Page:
Since my state requires no licensed work for single family dwellings, there are usually a multitude of no-no's that are obvious to even non-tradesem. But these hired guns will usually walk right by the big no-no's and focus on some small item to validate their existence. That's were i get called in.
Adding to this, is the fact that my state requires no certification to wear the GC hat, so the building boom has created quite a few yahoo's with a (un)skilled saw. The end result being homes wired, plumbed ,and built to sub-standards without so much as inspector gadget stopping by.
Futhering the tangeled web, the banks are being sued, or mortgages are involved in litigation due to homeowners realizing they are living in substandard construction.
Licensed trades are being solicited to view substandard work and testify, or statement their findings, banks are sending their own hired inspectors ( god knows what) to view construction stages.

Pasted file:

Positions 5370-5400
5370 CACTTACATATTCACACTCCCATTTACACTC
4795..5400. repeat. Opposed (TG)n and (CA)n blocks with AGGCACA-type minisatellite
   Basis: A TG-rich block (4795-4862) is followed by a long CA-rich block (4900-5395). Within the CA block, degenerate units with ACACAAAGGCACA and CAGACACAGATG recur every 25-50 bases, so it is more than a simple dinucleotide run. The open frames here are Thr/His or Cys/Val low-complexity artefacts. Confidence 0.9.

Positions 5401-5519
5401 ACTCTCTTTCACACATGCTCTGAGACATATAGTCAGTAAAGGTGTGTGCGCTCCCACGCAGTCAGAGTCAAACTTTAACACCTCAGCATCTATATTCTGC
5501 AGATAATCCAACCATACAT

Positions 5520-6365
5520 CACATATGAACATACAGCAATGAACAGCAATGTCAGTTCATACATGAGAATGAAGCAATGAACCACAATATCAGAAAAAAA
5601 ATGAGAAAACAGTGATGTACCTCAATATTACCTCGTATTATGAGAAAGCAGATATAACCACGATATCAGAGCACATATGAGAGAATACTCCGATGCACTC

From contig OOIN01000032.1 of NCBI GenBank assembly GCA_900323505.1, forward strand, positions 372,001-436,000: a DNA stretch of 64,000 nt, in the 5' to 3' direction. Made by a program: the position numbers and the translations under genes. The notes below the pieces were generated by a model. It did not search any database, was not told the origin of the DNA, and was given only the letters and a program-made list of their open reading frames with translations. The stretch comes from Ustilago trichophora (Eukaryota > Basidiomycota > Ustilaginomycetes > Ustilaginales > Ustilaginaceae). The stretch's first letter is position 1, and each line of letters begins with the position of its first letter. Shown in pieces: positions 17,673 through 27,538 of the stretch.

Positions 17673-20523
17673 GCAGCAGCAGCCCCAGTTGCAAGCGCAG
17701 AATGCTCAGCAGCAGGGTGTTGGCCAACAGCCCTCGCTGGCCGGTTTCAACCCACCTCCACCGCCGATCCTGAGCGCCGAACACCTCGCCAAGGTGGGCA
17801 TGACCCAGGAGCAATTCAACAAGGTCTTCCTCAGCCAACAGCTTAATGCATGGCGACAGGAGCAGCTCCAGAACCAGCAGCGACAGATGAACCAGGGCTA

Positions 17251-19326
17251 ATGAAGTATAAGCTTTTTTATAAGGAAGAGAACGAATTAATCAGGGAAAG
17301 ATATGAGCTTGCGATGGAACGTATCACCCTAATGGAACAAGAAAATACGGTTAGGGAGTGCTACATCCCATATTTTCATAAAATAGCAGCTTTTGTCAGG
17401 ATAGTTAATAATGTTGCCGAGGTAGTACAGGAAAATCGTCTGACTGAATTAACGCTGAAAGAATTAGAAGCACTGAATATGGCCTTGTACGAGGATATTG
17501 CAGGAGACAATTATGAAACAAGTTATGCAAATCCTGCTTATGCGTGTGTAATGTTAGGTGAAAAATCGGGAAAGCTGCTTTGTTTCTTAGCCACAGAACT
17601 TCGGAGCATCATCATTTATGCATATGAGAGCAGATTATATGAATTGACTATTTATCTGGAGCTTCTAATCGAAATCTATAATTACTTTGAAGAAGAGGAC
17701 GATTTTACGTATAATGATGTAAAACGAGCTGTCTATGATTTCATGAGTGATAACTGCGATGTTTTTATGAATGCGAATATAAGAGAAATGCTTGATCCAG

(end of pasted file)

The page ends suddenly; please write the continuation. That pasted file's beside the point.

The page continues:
It's quite the circus here!
Due to my outspoken nature , i have recently been solicited to be interviewed via ph by a consumer advocates group's writer. Man, did i blow chunks at her! , i do believe she'll be editing some of it....
The issue becomes political in that the powers that be cannot tout safety in any shape or form while having no unbiased and certified entity available to hold the trades to a standard.
There is also the 'dumming down' of the trades, evident without proper AHJ.
Moral of the story;
make noise, write your rep's....
Re: Home Inspectors=Electrical Inspectors?#1486 05/13/0109:28 AM05/13/0109:28 AM